Tech Tip - Alpine - Hauling sense

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Use lightweight Tiblocs to haul a pack on steep pitches, and keep your ropes organized so they don’t get tangled.CORRECTION: The illustration shows the two Petzl Tiblocs oriented in the wrong direction for the inclined teeth to engage using the hauling method described.

Use lightweight Tiblocs to haul a pack on steep pitches, and keep your ropes organized so they don’t get tangled.CORRECTION: The illustration shows the two Petzl Tiblocs oriented in the wrong direction for the inclined teeth to engage using the hauling method described.

Managing ropes and packs

On steep alpine free routes, where you need to have extra clothing and food along, but can’t be burdened by climbing with a heavy pack, there’s an easy albeit time-consuming solution: hauling. With this, however, comes the extra clutter of the haul line and the pack at each belay ledge. I can’t count how many times my haul line has become tangled in the lead line, causing endless frustration and rearranging when I should have been climbing. But I’ve finally learned that streamlining the pack-hauling process and maintaining an orderly belay will help you save precious minutes, if not hours. Here are a few ways to go about it.

Use a Tibloc or two. While strenuous, hand-over-hand hauling is often the quickest way to get the pack up to the belay, you can rest between tugs by running the haul line through a carabiner rigged with a Petzl Tibloc. The Tibloc is a featherweight ascender that lets the rope feed smoothly in one direction, while clamping it firmly in the other. Rig a pulley by running the rope through the biner and Tibloc (oriented properly for the direction of pull) high on the anchor. Now you can let go of the haul line anytime you want, without fear of dropping the pack into an anchor-stressing freefall. If you want to save your arm strength for the climbing, you can let your legs do the hauling by bringing another Tibloc. Simply attach the second Tibloc to your side of the haul line with a long sling, then step down on the sling to pull the rope through the carabiner-pulley. While the first Tibloc holds the load, you can slide the second Tibloc and sling back up the rope, and repeat. This technique is not as fast as hand-over-hand hauling, but the heavier the pack, the more useful it becomes.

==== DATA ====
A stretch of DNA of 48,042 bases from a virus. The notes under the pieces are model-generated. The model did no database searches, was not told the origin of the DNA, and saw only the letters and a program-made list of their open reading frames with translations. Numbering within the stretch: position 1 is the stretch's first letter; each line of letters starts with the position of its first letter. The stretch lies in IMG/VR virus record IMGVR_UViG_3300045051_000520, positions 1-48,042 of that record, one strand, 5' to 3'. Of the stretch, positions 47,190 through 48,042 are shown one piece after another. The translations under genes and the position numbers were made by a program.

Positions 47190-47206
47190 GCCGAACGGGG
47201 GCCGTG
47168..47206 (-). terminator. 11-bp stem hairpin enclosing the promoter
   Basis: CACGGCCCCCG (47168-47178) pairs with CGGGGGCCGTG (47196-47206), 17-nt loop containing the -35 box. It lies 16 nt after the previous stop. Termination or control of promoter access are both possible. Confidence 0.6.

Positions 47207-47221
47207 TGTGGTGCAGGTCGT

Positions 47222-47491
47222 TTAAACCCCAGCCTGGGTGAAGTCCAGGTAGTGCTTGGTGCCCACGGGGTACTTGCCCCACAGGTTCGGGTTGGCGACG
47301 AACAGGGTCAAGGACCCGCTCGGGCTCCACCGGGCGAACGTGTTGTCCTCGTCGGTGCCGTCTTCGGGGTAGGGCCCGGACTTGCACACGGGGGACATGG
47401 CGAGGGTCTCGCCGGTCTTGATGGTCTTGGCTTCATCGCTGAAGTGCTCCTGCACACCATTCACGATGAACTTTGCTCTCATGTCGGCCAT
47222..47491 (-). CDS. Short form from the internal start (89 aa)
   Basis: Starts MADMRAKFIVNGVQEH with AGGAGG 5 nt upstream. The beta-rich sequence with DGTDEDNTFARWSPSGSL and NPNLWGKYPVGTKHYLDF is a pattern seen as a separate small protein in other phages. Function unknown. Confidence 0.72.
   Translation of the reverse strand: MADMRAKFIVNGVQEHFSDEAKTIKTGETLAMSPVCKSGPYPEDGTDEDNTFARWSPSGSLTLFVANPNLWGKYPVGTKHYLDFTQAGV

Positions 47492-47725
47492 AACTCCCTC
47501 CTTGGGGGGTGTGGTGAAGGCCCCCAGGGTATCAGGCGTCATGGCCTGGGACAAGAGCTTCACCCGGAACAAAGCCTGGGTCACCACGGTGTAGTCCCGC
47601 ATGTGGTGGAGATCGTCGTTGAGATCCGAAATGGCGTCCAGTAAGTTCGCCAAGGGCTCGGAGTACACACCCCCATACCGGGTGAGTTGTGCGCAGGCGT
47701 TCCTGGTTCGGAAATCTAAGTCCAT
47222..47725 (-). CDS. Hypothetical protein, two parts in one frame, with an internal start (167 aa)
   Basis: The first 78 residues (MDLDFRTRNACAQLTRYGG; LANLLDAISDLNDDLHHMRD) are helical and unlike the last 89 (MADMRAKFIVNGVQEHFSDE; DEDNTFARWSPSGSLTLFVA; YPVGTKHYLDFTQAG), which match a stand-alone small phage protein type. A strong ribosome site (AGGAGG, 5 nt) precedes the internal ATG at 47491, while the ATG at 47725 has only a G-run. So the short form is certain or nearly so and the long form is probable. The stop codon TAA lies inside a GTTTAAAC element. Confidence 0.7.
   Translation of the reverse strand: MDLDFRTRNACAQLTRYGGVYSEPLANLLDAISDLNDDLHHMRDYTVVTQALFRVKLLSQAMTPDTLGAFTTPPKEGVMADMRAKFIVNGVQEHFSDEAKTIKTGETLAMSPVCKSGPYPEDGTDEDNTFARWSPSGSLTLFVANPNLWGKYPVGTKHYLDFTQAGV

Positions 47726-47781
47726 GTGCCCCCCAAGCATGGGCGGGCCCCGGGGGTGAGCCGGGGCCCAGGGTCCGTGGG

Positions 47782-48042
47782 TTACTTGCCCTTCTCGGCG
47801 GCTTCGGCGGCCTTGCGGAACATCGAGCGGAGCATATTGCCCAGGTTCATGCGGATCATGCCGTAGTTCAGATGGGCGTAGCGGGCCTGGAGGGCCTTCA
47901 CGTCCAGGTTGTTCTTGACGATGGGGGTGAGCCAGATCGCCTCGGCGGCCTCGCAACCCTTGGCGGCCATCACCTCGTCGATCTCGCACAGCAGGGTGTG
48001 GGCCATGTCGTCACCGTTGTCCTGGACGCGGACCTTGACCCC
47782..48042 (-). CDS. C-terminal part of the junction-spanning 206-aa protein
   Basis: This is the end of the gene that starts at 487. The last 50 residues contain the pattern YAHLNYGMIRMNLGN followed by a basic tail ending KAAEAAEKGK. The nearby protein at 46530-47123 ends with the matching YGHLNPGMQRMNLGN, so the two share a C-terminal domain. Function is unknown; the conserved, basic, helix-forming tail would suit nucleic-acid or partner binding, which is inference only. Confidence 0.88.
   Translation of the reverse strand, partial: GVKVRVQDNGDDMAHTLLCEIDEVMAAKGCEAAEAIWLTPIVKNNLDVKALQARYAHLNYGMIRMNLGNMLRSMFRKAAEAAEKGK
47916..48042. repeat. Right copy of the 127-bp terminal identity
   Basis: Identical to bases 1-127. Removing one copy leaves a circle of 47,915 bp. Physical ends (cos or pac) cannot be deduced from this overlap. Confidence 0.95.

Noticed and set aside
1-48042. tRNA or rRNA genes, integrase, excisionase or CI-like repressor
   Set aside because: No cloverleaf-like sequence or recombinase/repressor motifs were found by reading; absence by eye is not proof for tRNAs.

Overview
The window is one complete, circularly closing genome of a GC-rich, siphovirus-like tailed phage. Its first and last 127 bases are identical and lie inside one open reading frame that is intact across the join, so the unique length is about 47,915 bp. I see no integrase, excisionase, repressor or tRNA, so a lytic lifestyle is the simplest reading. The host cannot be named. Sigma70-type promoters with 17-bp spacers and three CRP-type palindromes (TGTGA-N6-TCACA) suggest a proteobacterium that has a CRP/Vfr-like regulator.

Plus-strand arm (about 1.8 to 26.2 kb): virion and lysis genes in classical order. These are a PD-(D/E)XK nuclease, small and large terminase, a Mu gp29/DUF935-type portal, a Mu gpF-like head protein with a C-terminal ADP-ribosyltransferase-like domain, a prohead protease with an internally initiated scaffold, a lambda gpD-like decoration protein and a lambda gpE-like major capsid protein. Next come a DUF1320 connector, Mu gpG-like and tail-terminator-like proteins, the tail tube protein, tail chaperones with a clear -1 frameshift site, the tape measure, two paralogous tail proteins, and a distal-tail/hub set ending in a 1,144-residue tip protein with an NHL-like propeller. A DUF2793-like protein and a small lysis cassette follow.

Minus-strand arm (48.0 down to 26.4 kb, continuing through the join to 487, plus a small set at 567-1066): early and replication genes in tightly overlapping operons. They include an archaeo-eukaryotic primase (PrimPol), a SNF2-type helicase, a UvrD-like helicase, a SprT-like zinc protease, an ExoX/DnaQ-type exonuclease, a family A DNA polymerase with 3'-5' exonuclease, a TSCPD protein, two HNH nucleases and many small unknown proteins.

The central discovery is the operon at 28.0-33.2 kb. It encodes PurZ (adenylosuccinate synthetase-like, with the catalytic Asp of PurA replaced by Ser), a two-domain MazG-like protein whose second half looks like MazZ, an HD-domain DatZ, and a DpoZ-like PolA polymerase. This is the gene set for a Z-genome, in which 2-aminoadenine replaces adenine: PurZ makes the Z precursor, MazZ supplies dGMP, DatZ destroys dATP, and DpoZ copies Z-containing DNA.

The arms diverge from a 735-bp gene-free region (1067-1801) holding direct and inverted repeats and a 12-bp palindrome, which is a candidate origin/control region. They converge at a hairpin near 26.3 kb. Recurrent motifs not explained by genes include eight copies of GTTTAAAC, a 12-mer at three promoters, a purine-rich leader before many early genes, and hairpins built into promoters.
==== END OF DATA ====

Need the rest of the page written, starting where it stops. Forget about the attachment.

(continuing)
Tame your ropes. Left to their own devices, ropes will get crossed, stuck, and knotted at belays. Avoid the inconvenient lap or leg coil by using long slings to stack your ropes. Use separate slings for your climbing and haul lines, and coil each rope butterfly-style as it comes in, draping arm-length bights of rope over alternating sides of the sling. Don’t even think of pulling in the climbing rope until your haul pack is clipped into the anchor and the haul line is stacked neatly out of the way. You can prevent the climbing and haul ropes from crossing by keeping them on separate sides of the anchor.

Before hauling, make a burrito. If you are forced to bring two packs up the route, combine them into one before you begin. An empty pack can be compressed into a small wad and stuffed into the bottom of the other pack, reducing drag while hauling and halving your risk of snagging a pack under a roof.

Pack wisely. Poor packing is another cause of belay-ledge snafus. To avoid unnecessary rummaging, keep high-use items like food, warm hat, and gloves in the top lid, and put water and rain jackets right at the top of the main compartment. As I learned in a deluged rappel during my attempt on the Diamond last summer, the bottom of the pack is probably the worst place to stash your rain gear.